This poem is taken from PN Review 34, Volume 10 Number 2, November – December 1983.
It was nothing like a legacy.
We didn’t know the word.
We dug a hole and buried things in bottles,
a home-made picture dictionary
and seven orange stamps,
an outline map of land and water,
descriptions of our house and school
and things we did there,
news of those days in which we lived.
We laid them deep because they had to last.
Beings with wings would come
in time to come and dig; curious to learn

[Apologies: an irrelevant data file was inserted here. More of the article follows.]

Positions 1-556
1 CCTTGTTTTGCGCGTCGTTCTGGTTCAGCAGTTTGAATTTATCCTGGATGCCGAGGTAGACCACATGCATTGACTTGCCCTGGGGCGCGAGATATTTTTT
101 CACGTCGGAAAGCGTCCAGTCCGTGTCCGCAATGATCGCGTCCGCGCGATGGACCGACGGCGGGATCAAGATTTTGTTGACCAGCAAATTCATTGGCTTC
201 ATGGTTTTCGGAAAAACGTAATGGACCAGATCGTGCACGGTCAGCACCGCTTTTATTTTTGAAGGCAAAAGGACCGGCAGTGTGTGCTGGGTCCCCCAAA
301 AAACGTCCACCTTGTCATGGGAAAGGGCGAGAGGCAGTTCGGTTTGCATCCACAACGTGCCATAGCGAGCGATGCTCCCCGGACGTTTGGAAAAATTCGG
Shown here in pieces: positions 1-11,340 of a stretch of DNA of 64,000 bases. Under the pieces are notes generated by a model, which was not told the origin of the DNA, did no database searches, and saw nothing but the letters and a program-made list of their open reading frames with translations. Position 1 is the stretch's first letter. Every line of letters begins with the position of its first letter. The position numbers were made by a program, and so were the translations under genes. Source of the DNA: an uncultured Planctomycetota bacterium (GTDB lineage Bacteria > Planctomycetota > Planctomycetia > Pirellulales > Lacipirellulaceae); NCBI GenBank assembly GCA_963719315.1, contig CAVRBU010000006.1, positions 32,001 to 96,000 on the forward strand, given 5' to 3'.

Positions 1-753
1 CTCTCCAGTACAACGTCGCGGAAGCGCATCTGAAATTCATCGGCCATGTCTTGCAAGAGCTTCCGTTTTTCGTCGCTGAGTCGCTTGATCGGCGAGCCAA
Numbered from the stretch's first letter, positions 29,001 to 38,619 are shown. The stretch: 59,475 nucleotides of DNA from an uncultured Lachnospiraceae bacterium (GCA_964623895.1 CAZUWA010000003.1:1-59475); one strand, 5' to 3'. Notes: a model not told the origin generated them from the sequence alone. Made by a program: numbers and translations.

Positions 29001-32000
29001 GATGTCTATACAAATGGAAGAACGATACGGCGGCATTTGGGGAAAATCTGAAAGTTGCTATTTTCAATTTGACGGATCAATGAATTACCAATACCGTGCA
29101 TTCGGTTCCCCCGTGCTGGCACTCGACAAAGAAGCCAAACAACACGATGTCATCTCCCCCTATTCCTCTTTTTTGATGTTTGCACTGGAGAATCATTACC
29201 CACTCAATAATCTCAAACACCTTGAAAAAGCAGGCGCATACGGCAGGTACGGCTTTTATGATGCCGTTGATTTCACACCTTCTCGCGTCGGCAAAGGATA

how people were in that century before
the terrible years of intergalactic war.
Those bottles won’t have floated far
but whatever’s there by then
will hardly matter. Something
will have made its way through cork
and hatched, and hatched again.
Grubs which grow wings
or eat dark leaf and wood,
stuff rising to the surface leaving
other stuff behind. Things
that eat things! the sizzling colonies,
the meals of afterbirth and rot.
They’ve got my drawing of a bicycle,
three syllables above two wheels.